AAA +1 (generally) on the shoulders squared with the feet vs. the board. (Though back in the day we rode nock-kneed with our shoulders squared to the nose...showing my age.) Some of the riders in the video look to have a slightly forward stance, which "should" place their shoulders rotated more forward than with a duck stance. When carving at speed, it behooves a rider to have some forward upper body alignment, IMO, for the simple purpose to see where they're going on heelside carves. I ride hardboots with near 60 degree angles and so have a pretty forward shoulder alignment. I still feel I crane my neck an aweful lot on heelsides to glance uphill on the lookout to keep from being creamed by some rogue straightliner. I imagine that kind of vigil would be murder carving hard with a duck stance while standing dead sideways.

The caveat with shoulder alignment comes from the EC guys, who use alot of over rotation in carving. You don't need to be doing full laid out carves with this to have a blast with the riding style. Transitions especially are fun, when (often) the board is just beginning to carve back uphill and go airborn/weightless as you suck the knees in, while your upper body twists the other way and is diving downhill. Kind of a game of throwing your body into the hill and having the board carve around to catch you before faceplanting. The over rotation seems to let you pull crazy tight carves, too.

YouTube - Lifted Raceboard
09-14-2010 01:03 AM
anti-bling
Quote:
Originally Posted by skip11 View Post

I have another question to ask, with any rocker board I heard people say ride your board more centered. So that means there's no this weight towards the nose at initiation at the turn and gradually more pressure on the back foot at the end?
Thats what i figured out the hard way. Aggressive front-foot riding doesn't work well on my rockered board, i just go over the handlebars. But i suppose that will differ a bit with all the different types of rockers out there, and the front-back movement might just be more subtle.

Until board profiles becomes somewhat standardized, just see what works for you and the board you are on.
09-14-2010 12:42 AM
skip11 I guess you're right but I ride with +15, -9 so it's not really an extreme angle where you totally face downhill.

I have another question to ask, with any rocker board I heard people say ride your board more centered. So that means there's no this weight towards the nose at initiation at the turn and gradually more pressure on the back foot at the end?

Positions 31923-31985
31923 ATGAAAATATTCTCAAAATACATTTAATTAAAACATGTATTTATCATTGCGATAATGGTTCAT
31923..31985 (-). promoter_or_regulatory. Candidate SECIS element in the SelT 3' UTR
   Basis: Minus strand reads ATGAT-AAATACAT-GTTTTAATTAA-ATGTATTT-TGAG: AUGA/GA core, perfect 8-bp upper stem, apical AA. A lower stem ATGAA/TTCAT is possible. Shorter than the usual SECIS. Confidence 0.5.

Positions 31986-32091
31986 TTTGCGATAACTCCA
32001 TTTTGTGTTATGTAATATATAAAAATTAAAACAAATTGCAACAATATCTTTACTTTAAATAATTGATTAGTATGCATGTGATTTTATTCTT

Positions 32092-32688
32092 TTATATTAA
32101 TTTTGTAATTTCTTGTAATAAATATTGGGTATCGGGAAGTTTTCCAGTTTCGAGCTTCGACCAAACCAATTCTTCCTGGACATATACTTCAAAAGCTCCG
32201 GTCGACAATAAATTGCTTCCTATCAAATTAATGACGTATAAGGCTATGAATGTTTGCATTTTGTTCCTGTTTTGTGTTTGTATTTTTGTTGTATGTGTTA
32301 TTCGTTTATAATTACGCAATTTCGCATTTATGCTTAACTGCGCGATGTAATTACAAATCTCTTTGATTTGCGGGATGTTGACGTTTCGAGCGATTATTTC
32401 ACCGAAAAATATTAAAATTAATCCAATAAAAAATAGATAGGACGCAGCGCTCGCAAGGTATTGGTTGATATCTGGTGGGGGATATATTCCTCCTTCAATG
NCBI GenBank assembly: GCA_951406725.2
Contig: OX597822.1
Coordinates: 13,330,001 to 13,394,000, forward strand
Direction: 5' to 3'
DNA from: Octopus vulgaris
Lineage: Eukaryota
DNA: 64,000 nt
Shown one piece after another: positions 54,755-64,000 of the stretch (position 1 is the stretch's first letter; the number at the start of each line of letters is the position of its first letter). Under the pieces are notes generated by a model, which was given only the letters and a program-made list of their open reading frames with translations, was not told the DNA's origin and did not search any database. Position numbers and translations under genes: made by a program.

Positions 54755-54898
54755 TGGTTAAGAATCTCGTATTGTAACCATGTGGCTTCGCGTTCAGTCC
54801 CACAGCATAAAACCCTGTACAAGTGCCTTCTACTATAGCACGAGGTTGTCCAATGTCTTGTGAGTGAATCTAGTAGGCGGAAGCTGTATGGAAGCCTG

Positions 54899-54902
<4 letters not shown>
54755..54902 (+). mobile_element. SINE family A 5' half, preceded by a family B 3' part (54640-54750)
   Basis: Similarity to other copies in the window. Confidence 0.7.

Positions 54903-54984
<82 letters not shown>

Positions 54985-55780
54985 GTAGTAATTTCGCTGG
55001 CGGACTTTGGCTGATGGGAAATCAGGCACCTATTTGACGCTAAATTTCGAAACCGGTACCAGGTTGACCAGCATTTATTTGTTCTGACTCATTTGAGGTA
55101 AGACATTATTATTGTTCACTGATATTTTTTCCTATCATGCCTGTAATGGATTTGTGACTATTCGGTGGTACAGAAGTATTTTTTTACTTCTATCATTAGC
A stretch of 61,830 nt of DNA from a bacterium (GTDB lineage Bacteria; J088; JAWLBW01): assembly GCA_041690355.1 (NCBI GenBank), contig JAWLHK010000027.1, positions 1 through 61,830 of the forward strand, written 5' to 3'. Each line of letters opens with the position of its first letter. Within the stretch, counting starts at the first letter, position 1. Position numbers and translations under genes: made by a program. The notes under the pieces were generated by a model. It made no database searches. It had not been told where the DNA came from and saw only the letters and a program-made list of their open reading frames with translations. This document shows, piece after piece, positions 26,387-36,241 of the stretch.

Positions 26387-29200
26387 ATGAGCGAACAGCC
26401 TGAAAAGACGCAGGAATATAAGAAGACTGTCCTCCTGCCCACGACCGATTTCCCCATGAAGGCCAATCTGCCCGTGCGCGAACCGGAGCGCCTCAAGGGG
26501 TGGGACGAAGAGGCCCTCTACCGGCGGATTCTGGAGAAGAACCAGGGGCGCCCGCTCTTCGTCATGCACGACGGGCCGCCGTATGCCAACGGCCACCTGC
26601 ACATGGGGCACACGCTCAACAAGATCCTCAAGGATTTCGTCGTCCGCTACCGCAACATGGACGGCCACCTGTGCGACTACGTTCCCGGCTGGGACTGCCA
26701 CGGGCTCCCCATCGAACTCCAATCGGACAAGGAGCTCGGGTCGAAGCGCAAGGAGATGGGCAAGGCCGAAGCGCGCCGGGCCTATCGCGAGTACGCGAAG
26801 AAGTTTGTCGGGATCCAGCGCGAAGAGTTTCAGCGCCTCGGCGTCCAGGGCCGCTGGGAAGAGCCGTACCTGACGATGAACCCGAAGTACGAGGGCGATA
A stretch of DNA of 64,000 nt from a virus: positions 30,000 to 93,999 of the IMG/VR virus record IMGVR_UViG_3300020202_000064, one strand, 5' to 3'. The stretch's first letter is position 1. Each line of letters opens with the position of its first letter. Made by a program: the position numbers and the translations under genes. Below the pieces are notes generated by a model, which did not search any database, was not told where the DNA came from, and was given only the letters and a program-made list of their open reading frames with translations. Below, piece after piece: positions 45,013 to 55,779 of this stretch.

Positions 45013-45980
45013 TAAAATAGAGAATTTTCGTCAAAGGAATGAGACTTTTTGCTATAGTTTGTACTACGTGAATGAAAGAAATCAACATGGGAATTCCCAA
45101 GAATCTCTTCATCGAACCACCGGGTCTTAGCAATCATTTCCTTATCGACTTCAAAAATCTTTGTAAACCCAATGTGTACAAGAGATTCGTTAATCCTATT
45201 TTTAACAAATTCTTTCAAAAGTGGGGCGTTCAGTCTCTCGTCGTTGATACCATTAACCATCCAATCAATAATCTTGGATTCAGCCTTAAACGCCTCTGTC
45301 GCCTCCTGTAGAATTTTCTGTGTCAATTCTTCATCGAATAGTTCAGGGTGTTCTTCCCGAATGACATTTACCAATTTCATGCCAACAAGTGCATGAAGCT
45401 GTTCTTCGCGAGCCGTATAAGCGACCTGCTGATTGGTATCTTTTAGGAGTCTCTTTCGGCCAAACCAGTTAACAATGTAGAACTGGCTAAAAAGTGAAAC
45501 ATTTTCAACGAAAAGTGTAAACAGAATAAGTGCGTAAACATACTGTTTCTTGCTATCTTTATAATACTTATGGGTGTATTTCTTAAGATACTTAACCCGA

09-14-2010 12:18 AM
anti-bling
Quote:
Originally Posted by skip11 View Post
"When you turn, you initiate from the waist. Of course, that means your upper body leads a bit and your shoulders won't be parallel. Thats fine. Its just natural riding." Does this include duck stance or are you referring to the forward stance example (the waist iniatiation)?
In general, it refers to any stance. When your turn your hips, the upper body turns with it (The part about your shoulders being parallel with the board is specifically about duck tho)


Quote:
Originally Posted by skip11 View Post
So you're saying that when changing from heel to toe because the shoulders have opened up they tend not to close up as much?
No, i think that people are just more comfortable facing downhill, and get into that habit, even if its a bit counter-productive. Just like when beginners want to lean on their back foot when riding.

Quote:
Originally Posted by skip11 View Post
For me personally, I'm more comfortable if my shoulders are perpendicular to my front foot (or just a bit less) instead of totally parallel with the board.
Its not that bad of a habit, every one does it to an extent. But it does compromise a bit of extra power from your legs, as well as make it a little awkward to initiate FS turns when you are already facing that way.
09-13-2010 10:41 PM
skip11 "When you turn, you initiate from the waist. Of course, that means your upper body leads a bit and your shoulders won't be parallel. Thats fine. Its just natural riding." Does this include duck stance or are you referring to the forward stance example (the waist iniatiation)?

So you're saying that when changing from heel to toe because the shoulders have opened up they tend not to close up as much?

For me personally, I'm more comfortable if my shoulders are perpendicular to my front foot (or just a bit less) instead of totally parallel with the board.